In the News
Jan 26 2015
Source: The Wall Street Journal
By Peggy Noonan
This is a good day, with the snow starting to come down heavy in storm-braced New York, to look at the only memorable image to come from the State of the Union address. That image came from the response, by Joni Ernst, Iowa’s new U.S. senator.
She spoke, at the top of the speech, of her childhood in Red Oak, the town in southwestern Iowa where she grew up: “As a young girl, I plowed the fields of our family farm. I worked construction with my dad. To save for college, I worked the morning biscuit line at Hardee’s. We were raised to live simply, not to waste. It was a lesson my mother taught me every rainy morning. You see, growing up, I had only one good pair of shoes. So on rainy school days, my mom would slip plastic bread bags over them to keep them dry. But I was never embarrassed. Because the school bus would be filled with rows and rows of young Iowans with bread bags slipped over their feet. Our parents may not have had much, but they worked hard for what they did have.”
Ernst had referred to the bread bags before, most notably on the campaign trail last summer when she was running against a wealthy Democratic trial lawyer. What she was saying was: I live in the real world, I came from modest circumstances like most of you, I’m not fancy. Nothing new in this approach, it’s as old as Pat Nixon and her Republican cloth coat. Also, to a Republican Party increasingly interested in class tropes, Ernst was saying: I’m not some scared secret liberal from the suburbs who’ll throw you over once I get to Washington, I’m a real conservative.
Leftism too has its class tropes, only they come from the opposite angle. Response on the left to Ernst and the bread bags was snobbish, superior and dumb to the point of embarrassing. First, they couldn’t believe it—no one wears bread bags on their shoes in a storm, how absurd, she must be developmentally challenged. Then they denigrated what she said, putting pictures on Twitter of themselves wearing bread bags on their feet, accompanied by comments that had all the whiff of the upper class speaking of the quaint ways of the help. Andy Borowitz, surprisingly, wrote a dumb, leaden spoof in the New Yorker that seemed a companion piece to Politico’s earlier use of a photo of Ernst that gave her crazy eyes.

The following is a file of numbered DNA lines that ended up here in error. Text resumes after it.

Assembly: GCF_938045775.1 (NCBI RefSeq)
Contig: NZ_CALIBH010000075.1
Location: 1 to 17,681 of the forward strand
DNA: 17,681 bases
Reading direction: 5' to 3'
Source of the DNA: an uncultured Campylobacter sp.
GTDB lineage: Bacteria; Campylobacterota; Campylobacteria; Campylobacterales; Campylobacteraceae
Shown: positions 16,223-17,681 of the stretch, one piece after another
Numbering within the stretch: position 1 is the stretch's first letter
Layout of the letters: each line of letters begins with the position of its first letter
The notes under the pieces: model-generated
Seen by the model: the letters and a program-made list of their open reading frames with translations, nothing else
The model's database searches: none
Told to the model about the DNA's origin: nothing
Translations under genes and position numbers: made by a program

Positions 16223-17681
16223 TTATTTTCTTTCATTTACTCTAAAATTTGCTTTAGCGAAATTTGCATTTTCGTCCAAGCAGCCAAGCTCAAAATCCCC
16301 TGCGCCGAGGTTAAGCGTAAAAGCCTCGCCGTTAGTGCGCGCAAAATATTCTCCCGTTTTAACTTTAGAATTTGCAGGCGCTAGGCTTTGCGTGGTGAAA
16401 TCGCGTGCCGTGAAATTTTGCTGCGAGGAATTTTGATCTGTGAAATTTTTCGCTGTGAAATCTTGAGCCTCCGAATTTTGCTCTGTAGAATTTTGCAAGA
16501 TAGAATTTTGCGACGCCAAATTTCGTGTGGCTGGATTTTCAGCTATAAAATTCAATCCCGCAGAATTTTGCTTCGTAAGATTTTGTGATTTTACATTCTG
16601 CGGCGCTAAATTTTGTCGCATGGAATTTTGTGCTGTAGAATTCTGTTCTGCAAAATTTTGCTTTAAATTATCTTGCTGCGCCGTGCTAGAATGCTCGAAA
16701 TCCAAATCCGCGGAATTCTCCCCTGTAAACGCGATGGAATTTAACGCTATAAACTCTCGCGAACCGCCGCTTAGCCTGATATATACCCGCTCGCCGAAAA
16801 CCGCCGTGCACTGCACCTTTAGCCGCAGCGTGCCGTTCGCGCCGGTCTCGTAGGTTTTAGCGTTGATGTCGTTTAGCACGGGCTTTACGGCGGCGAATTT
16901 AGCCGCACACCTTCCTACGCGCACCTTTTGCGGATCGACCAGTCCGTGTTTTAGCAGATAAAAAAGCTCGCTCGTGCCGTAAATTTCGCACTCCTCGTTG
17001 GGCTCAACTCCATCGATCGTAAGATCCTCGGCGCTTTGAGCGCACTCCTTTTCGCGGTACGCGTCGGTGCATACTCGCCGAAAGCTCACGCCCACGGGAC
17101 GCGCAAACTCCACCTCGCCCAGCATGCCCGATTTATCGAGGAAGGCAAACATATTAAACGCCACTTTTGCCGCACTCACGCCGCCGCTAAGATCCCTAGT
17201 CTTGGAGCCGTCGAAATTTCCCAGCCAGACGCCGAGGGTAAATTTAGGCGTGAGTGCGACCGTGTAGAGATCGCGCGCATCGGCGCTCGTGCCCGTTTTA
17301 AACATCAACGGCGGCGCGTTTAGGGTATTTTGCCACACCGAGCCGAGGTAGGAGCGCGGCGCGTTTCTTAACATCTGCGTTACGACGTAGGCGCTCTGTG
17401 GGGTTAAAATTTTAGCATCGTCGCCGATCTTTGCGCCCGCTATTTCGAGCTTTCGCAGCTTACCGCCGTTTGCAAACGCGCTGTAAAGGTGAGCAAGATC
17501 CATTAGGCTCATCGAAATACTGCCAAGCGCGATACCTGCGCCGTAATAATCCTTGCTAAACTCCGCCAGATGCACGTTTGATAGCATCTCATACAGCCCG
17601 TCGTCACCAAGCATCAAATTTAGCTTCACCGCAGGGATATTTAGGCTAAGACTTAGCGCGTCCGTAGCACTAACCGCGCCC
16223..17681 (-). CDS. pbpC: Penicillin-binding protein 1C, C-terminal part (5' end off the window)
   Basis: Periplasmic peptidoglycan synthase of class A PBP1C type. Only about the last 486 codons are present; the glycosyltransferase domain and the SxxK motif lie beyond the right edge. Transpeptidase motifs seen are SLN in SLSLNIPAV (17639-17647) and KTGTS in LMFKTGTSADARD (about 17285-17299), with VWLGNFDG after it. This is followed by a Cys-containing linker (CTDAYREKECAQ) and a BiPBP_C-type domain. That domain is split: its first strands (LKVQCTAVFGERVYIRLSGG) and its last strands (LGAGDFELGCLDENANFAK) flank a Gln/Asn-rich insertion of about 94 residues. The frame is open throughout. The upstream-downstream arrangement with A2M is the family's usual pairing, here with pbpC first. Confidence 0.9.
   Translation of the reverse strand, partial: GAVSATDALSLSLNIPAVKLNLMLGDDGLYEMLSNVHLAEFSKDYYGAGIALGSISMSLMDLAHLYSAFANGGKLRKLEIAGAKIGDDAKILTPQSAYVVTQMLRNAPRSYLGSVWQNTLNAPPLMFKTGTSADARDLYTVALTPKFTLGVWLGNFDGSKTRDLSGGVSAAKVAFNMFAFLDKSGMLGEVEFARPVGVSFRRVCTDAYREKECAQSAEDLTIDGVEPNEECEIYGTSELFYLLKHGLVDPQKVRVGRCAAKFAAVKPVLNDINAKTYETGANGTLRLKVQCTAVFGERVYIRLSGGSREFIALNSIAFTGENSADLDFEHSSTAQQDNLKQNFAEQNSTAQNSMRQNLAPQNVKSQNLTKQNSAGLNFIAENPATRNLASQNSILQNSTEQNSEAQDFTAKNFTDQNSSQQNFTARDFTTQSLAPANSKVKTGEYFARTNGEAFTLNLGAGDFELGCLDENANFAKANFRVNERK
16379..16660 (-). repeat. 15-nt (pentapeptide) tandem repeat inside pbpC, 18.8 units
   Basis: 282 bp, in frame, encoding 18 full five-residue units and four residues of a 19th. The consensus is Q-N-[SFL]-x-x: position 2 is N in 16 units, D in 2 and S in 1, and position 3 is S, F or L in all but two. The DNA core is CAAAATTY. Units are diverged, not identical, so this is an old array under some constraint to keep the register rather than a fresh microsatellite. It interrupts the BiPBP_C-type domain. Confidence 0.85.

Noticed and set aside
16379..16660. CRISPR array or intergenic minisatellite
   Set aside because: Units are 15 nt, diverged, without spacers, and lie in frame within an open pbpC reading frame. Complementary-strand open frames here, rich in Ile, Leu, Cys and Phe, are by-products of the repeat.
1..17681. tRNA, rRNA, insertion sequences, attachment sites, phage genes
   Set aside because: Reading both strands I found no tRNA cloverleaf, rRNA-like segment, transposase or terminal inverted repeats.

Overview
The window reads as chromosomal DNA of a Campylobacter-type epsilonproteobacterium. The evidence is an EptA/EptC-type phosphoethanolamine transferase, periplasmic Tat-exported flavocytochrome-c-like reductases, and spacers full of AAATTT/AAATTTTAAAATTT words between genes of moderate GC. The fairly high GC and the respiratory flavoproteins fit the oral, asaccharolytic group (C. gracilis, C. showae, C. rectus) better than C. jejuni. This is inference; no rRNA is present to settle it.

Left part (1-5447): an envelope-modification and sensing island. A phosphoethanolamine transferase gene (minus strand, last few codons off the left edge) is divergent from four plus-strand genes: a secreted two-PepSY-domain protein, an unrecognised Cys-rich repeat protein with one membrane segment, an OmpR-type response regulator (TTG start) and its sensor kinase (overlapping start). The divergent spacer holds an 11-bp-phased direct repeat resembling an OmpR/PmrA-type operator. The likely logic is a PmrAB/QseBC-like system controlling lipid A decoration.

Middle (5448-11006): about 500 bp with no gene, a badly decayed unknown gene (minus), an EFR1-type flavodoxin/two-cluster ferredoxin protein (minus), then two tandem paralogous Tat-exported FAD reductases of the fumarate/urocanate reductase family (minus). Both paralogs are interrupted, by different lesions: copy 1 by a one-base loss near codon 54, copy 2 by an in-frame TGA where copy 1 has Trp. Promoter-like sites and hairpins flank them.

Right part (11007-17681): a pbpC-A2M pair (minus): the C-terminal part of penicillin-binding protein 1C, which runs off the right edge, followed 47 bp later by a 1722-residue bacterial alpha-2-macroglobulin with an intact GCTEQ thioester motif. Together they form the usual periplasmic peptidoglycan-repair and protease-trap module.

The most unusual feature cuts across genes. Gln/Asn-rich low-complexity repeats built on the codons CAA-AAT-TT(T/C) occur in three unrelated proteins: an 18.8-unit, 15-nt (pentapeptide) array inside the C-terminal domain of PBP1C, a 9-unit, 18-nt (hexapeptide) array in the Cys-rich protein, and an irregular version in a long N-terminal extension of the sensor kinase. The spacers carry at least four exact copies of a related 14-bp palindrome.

I liked what Ernst said because it was real. And it reminded me of the old days.
There are a lot of Americans, and most of them seem to be on social media, who do not know some essentials about their country, but this is the way it was in America once, only 40 and 50 years ago:
America had less then. Americans had less.
If you were from a family that was barely or not quite getting by, you really had one pair of shoes. If your family was doing OK you had one pair of shoes for school and also a pair of what were called Sunday shoes—black leather or patent leather shoes. If you were really comfortable you had a pair of shoes for school, Sunday shoes, a pair of play shoes and even boots, which where I spent my childhood (Brooklyn, and Massapequa, Long Island) were called galoshes or rubbers. At a certain point everyone had to have sneakers for gym, but if you didn’t have sneakers you could share a pair with a friend, trading them in the hall before class.
If you had just one pair of shoes, which was the case in my family, you had trouble when it rained or snowed. How to deal with it?
You used the plastic bags that bread came in. Or you used plastic bags that other items came in. Or you used Saran Wrap if you had it, wrapping your shoes and socks in it. Or you let your shoes and socks get all wet, which we also did.
I remember using string, rubber bands or tape to fasten the plastic over my shoes. So does one of my sisters. Another sister remembered wrapping her socks in plastic bags and then putting on her shoes—she’d let the shoes get wet but protect her feet. The other night, at a swank Manhattan restaurant, my friend Vin remembered putting bread bags over his shoes to get them into his boots. This allowed me to tease him as a Rockefeller.
But America then had less in terms of things—shoes, coats, gloves. I can’t say, “And no one was ashamed.” At a certain point it was embarrassing to for whatever reasons not have the right things, or to come across as haphazard or not taken care of. Kids want to fit in. But there were enough kids in difficult circumstances that you weren’t alone.
In Joni Ernst’s case there was no embarrassment: all the other kids on the bus were wearing bread bags on their shoes, too.
I liked imagining that. I liked her reminding me of not so long ago, before America got rich.
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